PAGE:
CTV’s VP of documentaries talks shop

When BCE acquired Canada's CTV at the end of last year, several million dollars were earmarked for independents. Bob Culbert, VP of documentaries at CTV, explains how docs fit into the financial picture.
June 7, 2001

An abridged version of this interview appears in the June 2001 issue of RealScreen.

CTV benefited from a large influx of cash when it was acquired by BCE at the end of 2000. How is this money being applied?

Over a seven-year period we’re going to commit $18 million to CTV Documentary Events and Movie of the Week Companion Documentaries. The big change there is the one-hours I’m doing. We will offer independents up-front the equivalent of the money they would normally receive from funding agencies. We’re a kind of equity distribution partner with the independent producers on those projects.

Is the funding situation in Canada such that this is a welcome change?

We consulted with independent producers prior to deciding how the benefits should be organized and structured. One of the messages we heard loud and clear is that it would be very good if they could be involved in projects that they didn’t have to go through all the financing processes for – where the time frames of the documentaries could be driven by the story and not by funding requirements.

How many slots will CTV devote to documentaries per year?

A minimum of 14 primetime doc slots per year. That includes nine documentary Specials, the Events docs [about two per year], and the MOW companion docs [about two per season].

How are the nine Doc Specials different from the Events and MOW docs?

They are different in how they’re funded. We have also put a very strong emphasis on those projects to be produced by Canadian independent producers and to tell Canadian and Canadian-based stories, or feature Canadian characters. We might also do generic stories that feature Canadian characters, but are issues or subjects that transcend boundaries and would be of interest to CTV’s primetime audience.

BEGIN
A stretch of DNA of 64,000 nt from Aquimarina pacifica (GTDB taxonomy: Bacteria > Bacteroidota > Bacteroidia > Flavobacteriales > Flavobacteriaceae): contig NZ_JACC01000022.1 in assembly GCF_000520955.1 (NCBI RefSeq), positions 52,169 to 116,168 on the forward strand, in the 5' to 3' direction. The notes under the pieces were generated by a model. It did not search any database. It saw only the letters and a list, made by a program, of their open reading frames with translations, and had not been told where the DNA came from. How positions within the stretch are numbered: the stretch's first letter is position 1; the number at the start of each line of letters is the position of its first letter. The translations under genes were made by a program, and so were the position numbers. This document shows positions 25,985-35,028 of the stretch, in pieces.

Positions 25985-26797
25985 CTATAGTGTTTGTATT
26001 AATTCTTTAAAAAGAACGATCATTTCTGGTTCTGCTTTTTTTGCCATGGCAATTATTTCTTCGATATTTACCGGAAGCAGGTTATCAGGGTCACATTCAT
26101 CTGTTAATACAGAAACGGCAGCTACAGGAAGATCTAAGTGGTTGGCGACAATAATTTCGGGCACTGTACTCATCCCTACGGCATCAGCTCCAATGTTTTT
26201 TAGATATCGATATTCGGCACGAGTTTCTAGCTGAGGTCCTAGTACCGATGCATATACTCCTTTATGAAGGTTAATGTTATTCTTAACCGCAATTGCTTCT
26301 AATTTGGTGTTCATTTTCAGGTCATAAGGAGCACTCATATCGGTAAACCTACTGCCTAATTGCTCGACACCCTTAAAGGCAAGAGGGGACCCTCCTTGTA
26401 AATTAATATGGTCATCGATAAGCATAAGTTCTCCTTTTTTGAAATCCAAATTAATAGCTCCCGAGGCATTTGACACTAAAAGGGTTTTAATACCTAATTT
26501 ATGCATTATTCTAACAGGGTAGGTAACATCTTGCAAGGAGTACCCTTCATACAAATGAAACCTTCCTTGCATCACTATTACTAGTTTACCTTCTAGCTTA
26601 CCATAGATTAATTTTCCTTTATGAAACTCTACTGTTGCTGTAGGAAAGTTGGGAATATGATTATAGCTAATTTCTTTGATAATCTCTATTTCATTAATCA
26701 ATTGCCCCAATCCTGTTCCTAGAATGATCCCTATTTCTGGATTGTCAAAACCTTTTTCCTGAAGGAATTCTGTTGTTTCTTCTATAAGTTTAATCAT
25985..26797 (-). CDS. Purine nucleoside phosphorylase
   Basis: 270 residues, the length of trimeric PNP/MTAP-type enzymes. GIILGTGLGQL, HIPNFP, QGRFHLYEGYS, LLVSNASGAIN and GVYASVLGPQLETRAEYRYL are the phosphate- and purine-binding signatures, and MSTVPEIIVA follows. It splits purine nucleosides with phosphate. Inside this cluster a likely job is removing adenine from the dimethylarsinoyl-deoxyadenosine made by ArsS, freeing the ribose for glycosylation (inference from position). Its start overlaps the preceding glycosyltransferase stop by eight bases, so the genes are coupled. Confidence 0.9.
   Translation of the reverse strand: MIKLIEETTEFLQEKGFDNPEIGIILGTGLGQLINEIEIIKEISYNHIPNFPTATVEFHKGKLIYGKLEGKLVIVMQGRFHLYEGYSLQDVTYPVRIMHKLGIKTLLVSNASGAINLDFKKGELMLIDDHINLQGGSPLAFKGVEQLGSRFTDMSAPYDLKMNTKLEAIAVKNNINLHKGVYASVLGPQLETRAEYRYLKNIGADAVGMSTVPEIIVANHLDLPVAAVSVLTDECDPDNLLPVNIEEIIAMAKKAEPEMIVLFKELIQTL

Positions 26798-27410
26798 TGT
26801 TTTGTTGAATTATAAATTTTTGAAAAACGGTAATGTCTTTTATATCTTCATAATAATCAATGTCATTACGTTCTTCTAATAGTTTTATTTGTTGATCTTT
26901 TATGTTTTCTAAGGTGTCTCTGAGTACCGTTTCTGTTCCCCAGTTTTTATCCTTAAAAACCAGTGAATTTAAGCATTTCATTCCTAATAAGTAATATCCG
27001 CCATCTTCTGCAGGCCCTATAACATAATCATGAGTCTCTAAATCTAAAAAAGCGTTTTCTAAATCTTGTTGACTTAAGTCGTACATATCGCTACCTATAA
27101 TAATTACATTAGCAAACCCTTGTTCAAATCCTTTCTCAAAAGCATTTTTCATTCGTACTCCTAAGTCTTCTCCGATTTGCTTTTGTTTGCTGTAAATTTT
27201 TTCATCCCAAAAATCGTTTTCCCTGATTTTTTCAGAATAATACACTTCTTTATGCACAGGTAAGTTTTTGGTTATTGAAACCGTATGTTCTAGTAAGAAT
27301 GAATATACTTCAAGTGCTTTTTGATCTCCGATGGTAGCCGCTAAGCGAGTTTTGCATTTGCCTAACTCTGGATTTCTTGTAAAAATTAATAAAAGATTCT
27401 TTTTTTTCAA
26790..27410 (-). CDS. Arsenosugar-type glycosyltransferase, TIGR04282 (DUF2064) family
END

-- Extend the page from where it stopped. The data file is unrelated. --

What are MOW companion docs?

These are stand-alone stories, not documentaries about the making of CTV’s Movie of the Week. For example, CTV will air a movie in the fall called Torso. It’s the story of Evelyn Dick, who was a very famous woman in the ’40s charged as an accessory in the murder of her husband and the murder of her own child. As a companion to that movie, we embarked on a documentary that tells Evelyn Dick’s story. We’ve spent several months trying to tell the story of what happened to her after she was pardoned. She changed her identity, changed her life, got out of prison – that part of the story is very different from the movie that’s being produced.

What will be the origin of CTV docs?

Our docs are commissioned, as we seldom acquire documentaries. We also do lots of coproduction, but usually we commission documentaries and then look to coproduce with other partners – Canadian partners who want a second window or non-Canadian partners. We will be looking for partnerships especially for the BCE projects. We will put up 60% of the budget, but if the budget is going to be very large, we will welcome the participation of off shore partners.

How has your background in news and current affairs informed your approach to docs at CTV?

It helps me have a very clear idea of the difference between feature documentaries of the kind we’re trying to commission here and current affairs docs. They’re two distinct, separate things. Current affairs are more timely, it’s more urgent to get into the story as its unfolding. Feature docs can stand back and wait for the story to unfold and then tell it with all its dimensions.

It’s getting increasingly difficult to build a unique brand. How will you define the CTV brand in terms of documentaries?

Our defining characteristic is we want to show and prove that docs can work in a conventional primetime schedule. We’re looking at pairing good stories with talented production teams to create popular mainstream documentaries that attract large audiences.

Will CTV embrace the reality genre?

No, because we’re not commissioning series. We’re looking for large, single projects, with big budgets. Instead of going for a lot of hours, we’re doing fewer programs that have high budgets. We will also promote those programs aggressively to bring to them the audiences they deserve.

About The Author
Barry Walsh is editor and content director for realscreen, and has served as editor of the publication since 2009. With a career in entertainment media that spans two decades, prior to realscreen, he held the associate editor post for now defunct sister publication Boards, which focused on the advertising and commercial production industries. Before Boards, he served as editor of Canadian Music Network, a weekly music industry trade, and as music editor for As content director, he also oversees the development of content for the brand's market-leading events, the Realscreen Summit and Realscreen West, as well as new content initiatives.